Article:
Bob Iger, the once and present CEO of Disney, has a lot on his to-do list. Fixing Disney’s streaming platforms is high on it.
Iger was named CEO Nov. 20, after the board ousted Bob Chapek, Iger’s hand-picked successor. Iger previously served as CEO between 2005 and 2020, where he expanded Disney’s content offerings by acquiring Pixar, Marvel, Lucasfilm and 21st Century Fox. During his tenure, Disney also launched its Disney+ and ESPN+ streaming services and purchased a majority stake of Hulu.
While Disney’s platforms offer hundreds of titles and have 221 million combined subscribers, they still don’t turn a profit. Disney lost $4 billion from its services in the year ending Oct. 1, more than twice its losses from last year. Disney didn’t return requests for comment.
In a private town hall meeting Nov. 28, Iger said Disney needs to refocus on making its streaming services profitable, rather than just adding subscribers, according to CNBC.
Disney planned for its streaming service Disney+ to be profitable by 2024 when it launched, but “it doesn’t look like they can get there,” said Jeffrey Cole, director of the University of Southern California’s Center for the Digital Future, an internet research organization. “They’re not naive people, but I don’t know if they realized they’d have to spend $30 billion a year across their streaming platforms.”
Streaming has exploded in the last decade. There are more than 200 unique streaming services but less than a dozen major ones—three of which belong to Disney. Many are spending more on content than they earn from subscriptions. Peacock cost its owner Comcast $1.7 billion last year, and it has continued to lose money this year. Paramount’s streaming losses are expected to hit $1.8 billion this year, surpassing the $1.5 billion target, and losses are expected to increase in 2023. Apple doesn’t release financials for Apple TV+, but analysts estimate it has lost a couple billion dollars since launching in 2019. Amazon Prime Video spends the most on content at an expected $15 billion in 2022, and it isn’t profitable either. Warner Bros. Discovery’s platforms, HBO Max and Discovery+, lost $1.2 billion in the six months since the company began releasing the statistics, twice what it lost in the same period last year.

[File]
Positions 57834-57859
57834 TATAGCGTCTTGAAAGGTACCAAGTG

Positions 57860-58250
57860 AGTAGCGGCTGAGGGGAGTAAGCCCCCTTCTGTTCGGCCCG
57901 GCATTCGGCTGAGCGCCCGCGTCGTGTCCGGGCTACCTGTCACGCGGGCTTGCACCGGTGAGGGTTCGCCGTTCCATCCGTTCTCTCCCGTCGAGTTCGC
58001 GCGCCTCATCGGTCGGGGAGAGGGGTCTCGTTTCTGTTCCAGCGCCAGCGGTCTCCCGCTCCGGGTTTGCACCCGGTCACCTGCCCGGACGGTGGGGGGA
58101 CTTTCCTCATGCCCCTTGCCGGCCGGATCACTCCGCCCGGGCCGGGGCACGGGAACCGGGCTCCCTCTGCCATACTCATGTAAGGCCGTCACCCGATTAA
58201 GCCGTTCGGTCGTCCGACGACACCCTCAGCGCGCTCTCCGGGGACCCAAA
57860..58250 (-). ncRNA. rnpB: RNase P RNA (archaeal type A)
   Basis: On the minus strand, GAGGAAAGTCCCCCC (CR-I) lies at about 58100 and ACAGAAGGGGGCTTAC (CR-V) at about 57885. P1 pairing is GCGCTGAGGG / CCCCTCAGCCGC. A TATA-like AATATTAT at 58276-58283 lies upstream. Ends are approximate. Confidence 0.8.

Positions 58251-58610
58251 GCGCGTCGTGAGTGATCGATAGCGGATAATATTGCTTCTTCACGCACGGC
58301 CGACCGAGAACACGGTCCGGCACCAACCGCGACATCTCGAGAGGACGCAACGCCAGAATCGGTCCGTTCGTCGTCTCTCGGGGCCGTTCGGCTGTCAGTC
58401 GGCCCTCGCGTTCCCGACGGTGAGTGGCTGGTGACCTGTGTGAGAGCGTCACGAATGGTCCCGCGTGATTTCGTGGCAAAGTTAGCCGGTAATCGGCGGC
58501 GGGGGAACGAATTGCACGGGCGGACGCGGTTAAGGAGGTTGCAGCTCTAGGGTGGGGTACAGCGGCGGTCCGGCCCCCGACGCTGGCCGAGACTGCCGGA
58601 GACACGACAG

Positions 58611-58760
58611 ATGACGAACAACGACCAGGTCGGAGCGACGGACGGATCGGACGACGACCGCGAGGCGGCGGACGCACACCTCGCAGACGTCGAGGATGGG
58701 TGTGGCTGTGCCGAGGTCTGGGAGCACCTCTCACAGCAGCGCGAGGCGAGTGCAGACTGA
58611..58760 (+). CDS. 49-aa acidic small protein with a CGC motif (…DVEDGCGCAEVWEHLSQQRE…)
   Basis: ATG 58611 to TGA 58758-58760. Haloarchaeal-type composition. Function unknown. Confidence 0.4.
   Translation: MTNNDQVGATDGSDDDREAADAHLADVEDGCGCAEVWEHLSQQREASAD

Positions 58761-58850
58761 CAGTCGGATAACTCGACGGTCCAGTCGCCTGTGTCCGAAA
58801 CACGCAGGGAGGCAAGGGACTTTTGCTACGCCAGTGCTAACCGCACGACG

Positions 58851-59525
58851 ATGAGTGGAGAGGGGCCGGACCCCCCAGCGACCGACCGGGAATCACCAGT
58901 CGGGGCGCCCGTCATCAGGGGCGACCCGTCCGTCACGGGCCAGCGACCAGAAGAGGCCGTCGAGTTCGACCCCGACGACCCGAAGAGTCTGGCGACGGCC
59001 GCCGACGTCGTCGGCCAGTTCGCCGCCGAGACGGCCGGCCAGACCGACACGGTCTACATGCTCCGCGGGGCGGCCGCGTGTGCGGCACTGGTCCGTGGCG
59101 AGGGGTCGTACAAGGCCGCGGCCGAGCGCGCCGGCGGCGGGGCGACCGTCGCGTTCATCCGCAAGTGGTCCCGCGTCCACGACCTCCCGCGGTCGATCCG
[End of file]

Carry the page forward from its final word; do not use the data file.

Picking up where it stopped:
The streaming market has already matured, and it’ll only be a few years until the streaming bubble pops, said Adam Armbruster, a senior partner at Eckstein, Summers, Armbruster & Company, a media sales consultancy. Armbruster also worked in Disney’s television division from 1990 to 2000.
For entertainment companies like Disney, streaming might not be a worthwhile investment. Releasing movies on streaming rather than in theaters typically doesn’t make as much money, and it can offend actors whose income relies on a theater release. There also isn’t the same brand awareness for streaming releases, which can lead to themed rides and restaurants in Disney’s parks, USC’s Cole said.
“Unless (Disney) consolidates share costs and there’s less competition, (Disney+) may never be profitable,” Cole said. Despite this, many sources including Cole predict Disney will be among the few services to survive the streaming wars.
The survivors will be the platforms with exclusive content, Armbruster said. This is good news for ESPN+ and Disney+. “But you don’t want to be generic in the streaming space moving forward,” he said, which presents a problem for Hulu—Disney’s general entertainment platform. “There’s a hundred other platforms for general entertainment,” he said.
The easiest solution for Disney would be to sell its majority stake of Hulu to Comcast, which owns the minority share, said Cole. Third parties like Microsoft and Walmart could be interested in buying as well, he said.
Disney+, ESPN+ and Hulu Might Soon Live Under One Platform
Warner Bros. Discovery announced it would merge HBO Max and Discovery+ into one platform in August, which has raised the same question about Disney’s streaming services.
Merging Disney’s streamers onto one platform may be inevitable, Armbruster said. Offering the three together would provide a certain depth of content not available elsewhere. “If you provide something of superior value, there’s a very high ceiling on price resistance.”
But even if Disney’s streaming continues to bleed money, it still offers the company a rich trove of customer data, said Michael Smith, professor of information technology and marketing at Carnegie Mellon University. Disney is learning what its audience likes to watch so it can produce more of that content and target the subscribers who will watch it. “I think they’re right to lose money today, because I think the customer data they’re getting is going to be valuable to them tomorrow,” Smith said.
“Iger recognizes being one of these three to five survivors in the streaming world is a key part of Disney’s future,” Smith said.